Your risk of developing avascular necrosis can be increased by certain diseases, medical treatments or excessive drinking.
Several alcoholic drinks a day for several years can cause fatty deposits to form in your blood vessels. This can restrict the flow of blood to your bones. The more alcohol you habitually drink every day, the higher your risk of avascular necrosis.
Certain types of medications can increase your risk of avascular necrosis. Examples include:
- Steroids. Taken at high doses and for long periods of time, corticosteroids, such as prednisone, increase your risk of avascular necrosis. Like alcohol, these drugs may increase the amount of fat in your blood, leading to blockage of the small vessels feeding your bones. Doctors often prescribe high doses of corticosteroids for diseases such as vasculitis or lupus.
- Osteoporosis drugs. People who take bisphosphonates — a type of medicine used to help strengthen bones weakened by osteoporosis — sometimes develop osteonecrosis of the jaw. This risk is higher for people who have received large doses of bisphosphonates intravenously to counteract the damage caused by cancer in the bones.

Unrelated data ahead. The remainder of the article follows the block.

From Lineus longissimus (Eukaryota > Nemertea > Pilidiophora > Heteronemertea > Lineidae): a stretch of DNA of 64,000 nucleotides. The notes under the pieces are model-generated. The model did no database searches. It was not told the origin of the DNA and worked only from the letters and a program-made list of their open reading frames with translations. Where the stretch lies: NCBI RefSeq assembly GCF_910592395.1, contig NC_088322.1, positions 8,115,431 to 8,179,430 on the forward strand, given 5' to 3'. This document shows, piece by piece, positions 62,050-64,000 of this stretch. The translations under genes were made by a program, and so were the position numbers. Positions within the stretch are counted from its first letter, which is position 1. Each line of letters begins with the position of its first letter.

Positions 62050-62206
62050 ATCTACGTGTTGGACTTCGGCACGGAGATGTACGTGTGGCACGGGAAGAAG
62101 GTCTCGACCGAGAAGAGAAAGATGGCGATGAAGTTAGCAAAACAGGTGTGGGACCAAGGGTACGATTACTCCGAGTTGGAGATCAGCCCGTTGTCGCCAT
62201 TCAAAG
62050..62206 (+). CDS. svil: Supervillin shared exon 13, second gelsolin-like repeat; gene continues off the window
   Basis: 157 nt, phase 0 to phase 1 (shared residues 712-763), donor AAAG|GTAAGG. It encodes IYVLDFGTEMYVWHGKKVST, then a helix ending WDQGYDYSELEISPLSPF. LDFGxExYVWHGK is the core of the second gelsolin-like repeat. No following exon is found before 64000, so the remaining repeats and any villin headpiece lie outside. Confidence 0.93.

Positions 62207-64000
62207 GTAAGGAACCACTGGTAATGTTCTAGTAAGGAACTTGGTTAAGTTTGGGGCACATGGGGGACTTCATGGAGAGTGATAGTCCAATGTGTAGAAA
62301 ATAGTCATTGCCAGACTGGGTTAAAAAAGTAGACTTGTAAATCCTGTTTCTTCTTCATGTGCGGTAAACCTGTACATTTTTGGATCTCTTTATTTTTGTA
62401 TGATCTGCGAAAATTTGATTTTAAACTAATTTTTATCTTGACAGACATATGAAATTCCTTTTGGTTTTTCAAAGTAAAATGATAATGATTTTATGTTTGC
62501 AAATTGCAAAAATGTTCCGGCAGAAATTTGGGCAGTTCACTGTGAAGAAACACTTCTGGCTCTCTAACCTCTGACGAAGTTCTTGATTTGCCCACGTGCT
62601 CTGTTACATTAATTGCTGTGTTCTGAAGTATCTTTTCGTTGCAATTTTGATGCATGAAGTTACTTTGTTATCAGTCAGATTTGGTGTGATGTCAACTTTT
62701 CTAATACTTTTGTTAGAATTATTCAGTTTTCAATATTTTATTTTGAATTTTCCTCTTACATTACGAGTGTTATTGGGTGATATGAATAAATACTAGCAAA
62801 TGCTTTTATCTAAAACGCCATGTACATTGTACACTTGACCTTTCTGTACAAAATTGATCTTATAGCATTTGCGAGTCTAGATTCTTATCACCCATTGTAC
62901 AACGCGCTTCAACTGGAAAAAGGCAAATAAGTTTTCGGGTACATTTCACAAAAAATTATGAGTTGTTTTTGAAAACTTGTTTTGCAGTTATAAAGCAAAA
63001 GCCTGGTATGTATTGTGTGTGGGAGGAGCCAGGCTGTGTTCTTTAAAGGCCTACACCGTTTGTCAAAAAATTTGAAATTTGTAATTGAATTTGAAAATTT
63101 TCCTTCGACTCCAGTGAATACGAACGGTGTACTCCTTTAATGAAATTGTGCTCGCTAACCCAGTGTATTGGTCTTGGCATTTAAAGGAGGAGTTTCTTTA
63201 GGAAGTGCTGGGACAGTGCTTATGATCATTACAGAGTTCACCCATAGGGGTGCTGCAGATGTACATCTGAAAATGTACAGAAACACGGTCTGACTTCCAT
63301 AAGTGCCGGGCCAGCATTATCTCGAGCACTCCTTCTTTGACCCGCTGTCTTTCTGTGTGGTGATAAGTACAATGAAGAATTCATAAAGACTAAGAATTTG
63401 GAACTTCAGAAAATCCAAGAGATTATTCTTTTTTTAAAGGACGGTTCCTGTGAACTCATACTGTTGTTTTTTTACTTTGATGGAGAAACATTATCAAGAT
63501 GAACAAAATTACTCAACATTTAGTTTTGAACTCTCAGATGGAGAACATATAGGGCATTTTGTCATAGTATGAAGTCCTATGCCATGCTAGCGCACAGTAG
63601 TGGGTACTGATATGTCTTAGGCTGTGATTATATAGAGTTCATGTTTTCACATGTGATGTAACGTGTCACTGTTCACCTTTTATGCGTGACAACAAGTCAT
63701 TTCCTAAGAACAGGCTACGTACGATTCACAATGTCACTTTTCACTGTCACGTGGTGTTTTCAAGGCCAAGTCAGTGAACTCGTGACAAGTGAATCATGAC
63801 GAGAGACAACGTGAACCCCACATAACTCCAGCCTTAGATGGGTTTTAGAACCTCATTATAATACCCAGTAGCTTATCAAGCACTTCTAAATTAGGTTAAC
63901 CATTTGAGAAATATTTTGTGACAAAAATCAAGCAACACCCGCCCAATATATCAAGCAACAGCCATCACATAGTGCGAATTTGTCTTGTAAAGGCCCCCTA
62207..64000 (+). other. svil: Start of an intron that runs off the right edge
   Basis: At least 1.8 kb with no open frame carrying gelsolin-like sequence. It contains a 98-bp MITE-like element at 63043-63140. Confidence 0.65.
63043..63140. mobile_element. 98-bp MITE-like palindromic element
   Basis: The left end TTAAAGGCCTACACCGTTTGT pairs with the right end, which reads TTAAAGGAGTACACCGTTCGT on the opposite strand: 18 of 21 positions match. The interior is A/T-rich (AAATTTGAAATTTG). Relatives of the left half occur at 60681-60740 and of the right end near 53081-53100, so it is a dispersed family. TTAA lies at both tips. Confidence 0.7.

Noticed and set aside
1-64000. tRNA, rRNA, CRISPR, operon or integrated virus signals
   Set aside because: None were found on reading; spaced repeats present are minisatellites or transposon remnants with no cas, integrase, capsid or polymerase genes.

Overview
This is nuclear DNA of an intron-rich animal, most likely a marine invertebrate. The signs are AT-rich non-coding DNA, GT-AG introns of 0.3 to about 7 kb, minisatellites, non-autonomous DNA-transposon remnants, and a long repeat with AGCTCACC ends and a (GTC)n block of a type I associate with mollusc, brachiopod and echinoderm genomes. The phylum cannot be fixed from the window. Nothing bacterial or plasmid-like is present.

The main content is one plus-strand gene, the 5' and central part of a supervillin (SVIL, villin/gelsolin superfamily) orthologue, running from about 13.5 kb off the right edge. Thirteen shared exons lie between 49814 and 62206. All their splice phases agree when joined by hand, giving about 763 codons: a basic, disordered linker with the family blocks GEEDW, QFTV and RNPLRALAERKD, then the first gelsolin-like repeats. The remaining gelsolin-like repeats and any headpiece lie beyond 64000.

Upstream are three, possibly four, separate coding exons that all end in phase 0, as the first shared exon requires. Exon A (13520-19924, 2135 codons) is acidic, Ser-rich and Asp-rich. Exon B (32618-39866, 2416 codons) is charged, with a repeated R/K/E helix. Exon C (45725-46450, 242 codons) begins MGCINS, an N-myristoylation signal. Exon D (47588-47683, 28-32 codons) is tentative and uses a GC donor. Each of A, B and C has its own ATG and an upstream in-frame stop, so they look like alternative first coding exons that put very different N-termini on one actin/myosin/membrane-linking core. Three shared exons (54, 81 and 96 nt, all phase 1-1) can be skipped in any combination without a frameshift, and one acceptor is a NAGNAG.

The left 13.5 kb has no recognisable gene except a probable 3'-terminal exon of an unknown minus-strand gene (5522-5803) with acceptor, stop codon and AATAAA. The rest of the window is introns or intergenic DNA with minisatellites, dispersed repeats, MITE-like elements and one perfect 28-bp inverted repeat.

Some underlying medical conditions increase your risk of developing avascular necrosis. They include:
- Sickle cell anemia
Several types of medical procedures increase your risk of avascular necrosis. Examples include:
May. 04, 2012
- Cancer treatments such as radiation
- Dialysis, a process to clean the blood after kidney failure
- Kidney and other organ transplants
- Firestein GS, et al. Kelley's Textbook of Rheumatology. 8th ed. Philadelphia, Pa.: Saunders Elsevier; 2009. http://www.mdconsult.com/das/book/body/208746819-6/0/1807/0.html. Accessed Feb. 28, 2012.
- Questions and answers about osteonecrosis (avascular necrosis). National Institute of Arthritis and Musculoskeletal and Skin Diseases. http://www.niams.nih.gov/Health_Info/Osteonecrosis/default.asp. Accessed Feb. 28, 2012.
- Jones LC. Osteonecrosis (avascular necrosis of bone). http://www.uptodate.com/index. Accessed Feb. 28, 2012.